We hope this money is put to good use, so that our port city can function to its full potential
It is good to see illegal structures along Chaktai canal in Chittagong being taken down by the authorities, as the damage they are causing to the port city are all too apparent.
Chittagong, just like Dhaka, has been suffering from a never-ending water-logging problem, and the main culprits of this problem are the more than 1,500 illegal structures in the city that obstruct the free flow of water -- these structures include concrete buildings, shanties, tin-shed houses, graveyards, and crematoriums.
Our second-most populous city, and trading hub, is particularly vulnerable to water-logging, with around a third of the district of Chittagong going under water during the monsoon each year, while parts of the city get flooded during high tides even when there is no rain.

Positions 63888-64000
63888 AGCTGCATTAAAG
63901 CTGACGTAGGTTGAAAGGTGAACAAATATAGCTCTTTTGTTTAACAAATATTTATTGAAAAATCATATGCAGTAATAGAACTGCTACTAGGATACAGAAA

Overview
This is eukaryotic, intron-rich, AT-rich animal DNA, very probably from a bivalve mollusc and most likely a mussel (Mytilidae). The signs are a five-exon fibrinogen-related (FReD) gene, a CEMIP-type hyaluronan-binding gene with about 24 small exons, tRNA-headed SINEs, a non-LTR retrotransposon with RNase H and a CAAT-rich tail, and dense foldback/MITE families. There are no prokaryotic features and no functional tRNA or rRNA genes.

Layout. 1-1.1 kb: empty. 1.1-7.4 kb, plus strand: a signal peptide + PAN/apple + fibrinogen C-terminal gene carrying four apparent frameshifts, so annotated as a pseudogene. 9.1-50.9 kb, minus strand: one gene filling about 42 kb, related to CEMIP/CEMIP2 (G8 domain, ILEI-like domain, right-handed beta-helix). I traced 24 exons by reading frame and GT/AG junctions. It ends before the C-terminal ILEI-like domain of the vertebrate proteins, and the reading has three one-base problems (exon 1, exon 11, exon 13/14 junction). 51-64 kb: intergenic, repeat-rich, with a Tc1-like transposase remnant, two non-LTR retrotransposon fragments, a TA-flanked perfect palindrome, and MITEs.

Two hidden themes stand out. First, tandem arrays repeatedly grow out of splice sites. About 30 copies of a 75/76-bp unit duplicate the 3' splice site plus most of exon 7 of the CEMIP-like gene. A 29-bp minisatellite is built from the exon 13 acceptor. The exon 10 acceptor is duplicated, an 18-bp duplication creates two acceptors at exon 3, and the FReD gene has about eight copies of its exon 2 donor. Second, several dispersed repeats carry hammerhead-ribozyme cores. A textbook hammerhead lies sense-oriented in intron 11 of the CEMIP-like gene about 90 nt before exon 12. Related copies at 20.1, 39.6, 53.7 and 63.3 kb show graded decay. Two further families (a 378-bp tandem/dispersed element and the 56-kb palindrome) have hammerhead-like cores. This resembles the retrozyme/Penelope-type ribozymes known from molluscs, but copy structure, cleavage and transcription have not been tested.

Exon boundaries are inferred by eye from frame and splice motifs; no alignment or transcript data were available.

Of course, while illegal encroachments constitute a large part of the problem, there is more to the whole picture.
Our cities are fitted with faulty and outdated drainage systems; furthermore, waste disposal is an issue that needs to be addressed without delay, as plastic waste matter in particular is rarely disposed of properly, usually being thrown out on to the street -- this plastic then goes on to clog up our drains, leaving with the water with no place to move to.
The authorities have made assurances that the problem in Chittagong is being taken seriously, with the government undertaking a Tk1,620 crore project to tackle the problem of water-logging, address flood control, and improve drainage facilities.
We hope this money is put to good use, so that our port city can function to its full potential, not just commercially, but in terms of the quality of people’s lives.